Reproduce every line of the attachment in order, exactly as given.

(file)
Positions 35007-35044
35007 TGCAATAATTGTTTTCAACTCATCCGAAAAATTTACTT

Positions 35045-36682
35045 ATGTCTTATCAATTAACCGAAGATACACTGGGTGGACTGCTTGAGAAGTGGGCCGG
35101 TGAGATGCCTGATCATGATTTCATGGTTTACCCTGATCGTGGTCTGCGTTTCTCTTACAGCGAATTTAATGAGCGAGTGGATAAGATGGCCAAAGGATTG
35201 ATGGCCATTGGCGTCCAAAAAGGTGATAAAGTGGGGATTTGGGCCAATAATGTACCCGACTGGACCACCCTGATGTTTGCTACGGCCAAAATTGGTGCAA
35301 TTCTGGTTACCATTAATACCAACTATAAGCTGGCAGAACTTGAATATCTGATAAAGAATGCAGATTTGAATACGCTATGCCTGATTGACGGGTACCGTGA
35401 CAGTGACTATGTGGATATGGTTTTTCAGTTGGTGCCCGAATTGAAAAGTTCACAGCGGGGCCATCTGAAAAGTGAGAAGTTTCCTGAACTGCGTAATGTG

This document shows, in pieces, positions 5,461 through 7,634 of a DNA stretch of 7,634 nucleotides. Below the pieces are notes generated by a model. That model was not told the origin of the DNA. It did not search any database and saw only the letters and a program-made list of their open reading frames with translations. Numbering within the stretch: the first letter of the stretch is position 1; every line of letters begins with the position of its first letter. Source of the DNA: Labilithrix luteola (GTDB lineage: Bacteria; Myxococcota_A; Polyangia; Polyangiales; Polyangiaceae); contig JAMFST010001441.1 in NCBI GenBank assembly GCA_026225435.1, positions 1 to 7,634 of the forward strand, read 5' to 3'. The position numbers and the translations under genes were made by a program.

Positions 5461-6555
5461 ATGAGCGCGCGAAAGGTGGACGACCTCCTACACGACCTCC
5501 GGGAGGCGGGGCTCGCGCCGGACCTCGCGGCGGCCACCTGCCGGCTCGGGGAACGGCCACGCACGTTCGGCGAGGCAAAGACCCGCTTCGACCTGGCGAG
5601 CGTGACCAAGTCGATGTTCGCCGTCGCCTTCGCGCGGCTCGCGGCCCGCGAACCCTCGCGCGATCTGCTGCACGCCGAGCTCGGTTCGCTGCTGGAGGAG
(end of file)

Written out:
Positions 35007-35044
35007 TGCAATAATTGTTTTCAACTCATCCGAAAAATTTACTT

Positions 35045-36682
35045 ATGTCTTATCAATTAACCGAAGATACACTGGGTGGACTGCTTGAGAAGTGGGCCGG
35101 TGAGATGCCTGATCATGATTTCATGGTTTACCCTGATCGTGGTCTGCGTTTCTCTTACAGCGAATTTAATGAGCGAGTGGATAAGATGGCCAAAGGATTG
35201 ATGGCCATTGGCGTCCAAAAAGGTGATAAAGTGGGGATTTGGGCCAATAATGTACCCGACTGGACCACCCTGATGTTTGCTACGGCCAAAATTGGTGCAA
35301 TTCTGGTTACCATTAATACCAACTATAAGCTGGCAGAACTTGAATATCTGATAAAGAATGCAGATTTGAATACGCTATGCCTGATTGACGGGTACCGTGA
35401 CAGTGACTATGTGGATATGGTTTTTCAGTTGGTGCCCGAATTGAAAAGTTCACAGCGGGGCCATCTGAAAAGTGAGAAGTTTCCTGAACTGCGTAATGTG

This document shows, in pieces, positions 5,461 through 7,634 of a DNA stretch of 7,634 nucleotides. Below the pieces are notes generated by a model. That model was not told the origin of the DNA. It did not search any database and saw only the letters and a program-made list of their open reading frames with translations. Numbering within the stretch: the first letter of the stretch is position 1; every line of letters begins with the position of its first letter. Source of the DNA: Labilithrix luteola (GTDB lineage: Bacteria; Myxococcota_A; Polyangia; Polyangiales; Polyangiaceae); contig JAMFST010001441.1 in NCBI GenBank assembly GCA_026225435.1, positions 1 to 7,634 of the forward strand, read 5' to 3'. The position numbers and the translations under genes were made by a program.

Positions 5461-6555
5461 ATGAGCGCGCGAAAGGTGGACGACCTCCTACACGACCTCC
5501 GGGAGGCGGGGCTCGCGCCGGACCTCGCGGCGGCCACCTGCCGGCTCGGGGAACGGCCACGCACGTTCGGCGAGGCAAAGACCCGCTTCGACCTGGCGAG
5601 CGTGACCAAGTCGATGTTCGCCGTCGCCTTCGCGCGGCTCGCGGCCCGCGAACCCTCGCGCGATCTGCTGCACGCCGAGCTCGGTTCGCTGCTGGAGGAG